Chevy Camaro ZL1 to join Australian Supercar ranks

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General Motors has revealed that the Chevrolet Camaro ZL1 will join the Australian Supercars Championship grid in 2022, with a car built to the category’s new Gen3 rule package.

With GM electing to shut down Holden’s operations this year, the current Commodores will race on in 2021, before the Gen3 Camaros debut the following season. Current Holden factory team Triple Eight is spearheading the project, having been charged with the design of the Gen3 Camaro race car body by Supercars under the endorsement of GM.

The intellectual property for the race car will be retained by Supercars, meaning other teams will also be able to race Camaros, either by purchasing complete cars from Triple Eight or by building their own.

Category boss Sean Seamer commented, “It’s great news to have GM continuing their presence in Australasia’s leading motorsports category. The Camaro will play a key role in the development of our new generation of race cars, so when it hits the track, it’s sure to excite not only our younger fans, but importantly, all those who remember the nameplate’s rich history in the sport.”

The Roland Dane-led Triple Eight team has run Holdens in Supercars since defecting from Ford in 2010, taking over factory team status in 2017.

“It’s very pleasing to bring such an iconic car, the Chevrolet Camaro, back to Australia’s race tracks,” said Dane. “Personally, I have enjoyed a long motorsports relationship with General Motors, dating back to the 1990s in the British Touring Car Championship, so I’m happy to be able to continue that.

Gen3 rules
According to the series, increased road relevance, improved racing and reduced costs are the key pillars of the Gen3 formula. The new rules will mark an evolution from the current Gen2 cars, retaining the V8-powered, front-engine, rear-wheel-drive layout and performance balancing regulations.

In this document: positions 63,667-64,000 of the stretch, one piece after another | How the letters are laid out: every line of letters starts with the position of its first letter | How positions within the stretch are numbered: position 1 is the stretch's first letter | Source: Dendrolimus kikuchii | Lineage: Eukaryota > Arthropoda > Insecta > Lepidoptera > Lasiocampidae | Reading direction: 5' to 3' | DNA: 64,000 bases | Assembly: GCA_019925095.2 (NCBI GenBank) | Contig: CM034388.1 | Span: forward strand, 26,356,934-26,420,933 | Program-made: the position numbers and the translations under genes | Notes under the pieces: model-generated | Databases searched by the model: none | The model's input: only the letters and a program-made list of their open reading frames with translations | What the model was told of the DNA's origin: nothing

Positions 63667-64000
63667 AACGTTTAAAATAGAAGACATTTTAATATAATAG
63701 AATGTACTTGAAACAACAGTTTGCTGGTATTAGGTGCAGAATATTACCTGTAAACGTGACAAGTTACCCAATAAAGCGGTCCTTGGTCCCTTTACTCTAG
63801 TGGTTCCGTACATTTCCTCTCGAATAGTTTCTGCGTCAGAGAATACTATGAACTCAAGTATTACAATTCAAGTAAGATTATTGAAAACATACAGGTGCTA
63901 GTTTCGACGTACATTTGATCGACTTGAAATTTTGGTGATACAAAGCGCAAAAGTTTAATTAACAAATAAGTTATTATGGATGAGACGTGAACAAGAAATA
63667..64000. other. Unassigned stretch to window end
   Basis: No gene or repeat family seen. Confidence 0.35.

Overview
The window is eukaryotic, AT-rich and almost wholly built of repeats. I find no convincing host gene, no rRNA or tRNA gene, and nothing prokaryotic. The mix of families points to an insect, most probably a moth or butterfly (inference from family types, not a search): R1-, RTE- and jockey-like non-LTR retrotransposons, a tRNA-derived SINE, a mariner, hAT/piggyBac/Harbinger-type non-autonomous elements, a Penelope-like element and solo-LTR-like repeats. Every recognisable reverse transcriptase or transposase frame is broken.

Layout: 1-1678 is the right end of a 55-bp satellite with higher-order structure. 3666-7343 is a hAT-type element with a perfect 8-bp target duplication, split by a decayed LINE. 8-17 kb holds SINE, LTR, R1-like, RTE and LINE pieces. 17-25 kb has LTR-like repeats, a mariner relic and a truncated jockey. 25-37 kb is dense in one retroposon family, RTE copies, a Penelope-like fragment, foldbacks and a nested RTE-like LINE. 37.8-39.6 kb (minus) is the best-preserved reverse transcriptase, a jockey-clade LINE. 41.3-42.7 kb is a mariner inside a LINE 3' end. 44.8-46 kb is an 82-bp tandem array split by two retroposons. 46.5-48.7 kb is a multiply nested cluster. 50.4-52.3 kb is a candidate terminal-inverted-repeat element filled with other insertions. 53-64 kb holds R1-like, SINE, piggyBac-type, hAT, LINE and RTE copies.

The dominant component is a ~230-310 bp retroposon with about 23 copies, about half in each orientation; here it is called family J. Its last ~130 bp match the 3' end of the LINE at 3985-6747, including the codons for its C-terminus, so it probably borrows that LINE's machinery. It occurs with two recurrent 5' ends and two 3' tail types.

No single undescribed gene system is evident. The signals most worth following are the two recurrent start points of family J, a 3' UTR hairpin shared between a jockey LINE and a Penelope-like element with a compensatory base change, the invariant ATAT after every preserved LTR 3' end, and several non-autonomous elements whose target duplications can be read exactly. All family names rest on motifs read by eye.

The new control chassis will be smaller than the current iteration, a move the series has made in order to broaden the range of cars that can compete. Notably, the rules will require that all race cars have the same dimensions as the road cars they are based on for all key body components, such as doors, roof, windows and bonnet. These components must be interchangeable with those on the respective road car.

Rule makers are also targeting a downforce reduction of more than 50% from current levels, with a new control tire from Dunlop being developed to match the reduced aero loads.

Components to be carried over from the Gen2 cars include the transaxle gearbox, dampers and independent rear suspension. The power-to-weight ratio of the cars is expected to be unchanged, with a small reduction in power offset by 100kg less weight. Supercars says it is also aiming to reduce data acquisition and operating costs by between 30% and 40% of current levels, improving sustainability for teams.

Details of the V8 engines to be used are still to be confirmed, though Supercars says it wants to extend engine life, while also reducing fuel consumption and ensuring more engine options can be competitive. A generic, Supercars-branded motor is also under consideration in order to reduce barriers to entry for new players, while hybrid technologies could be introduced in future.

The first Gen3 prototype car is expected to start track testing in the first half of 2021, ahead of a full category-wide roll-out the following year.

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Lawrence has been covering engineering subjects – with a focus on motorsport technology – since 2007 and has edited and contributed to a variety of international titles. Currently, he oversees Automotive Powertrain Technology and Professional Motorsport World magazines as editor.

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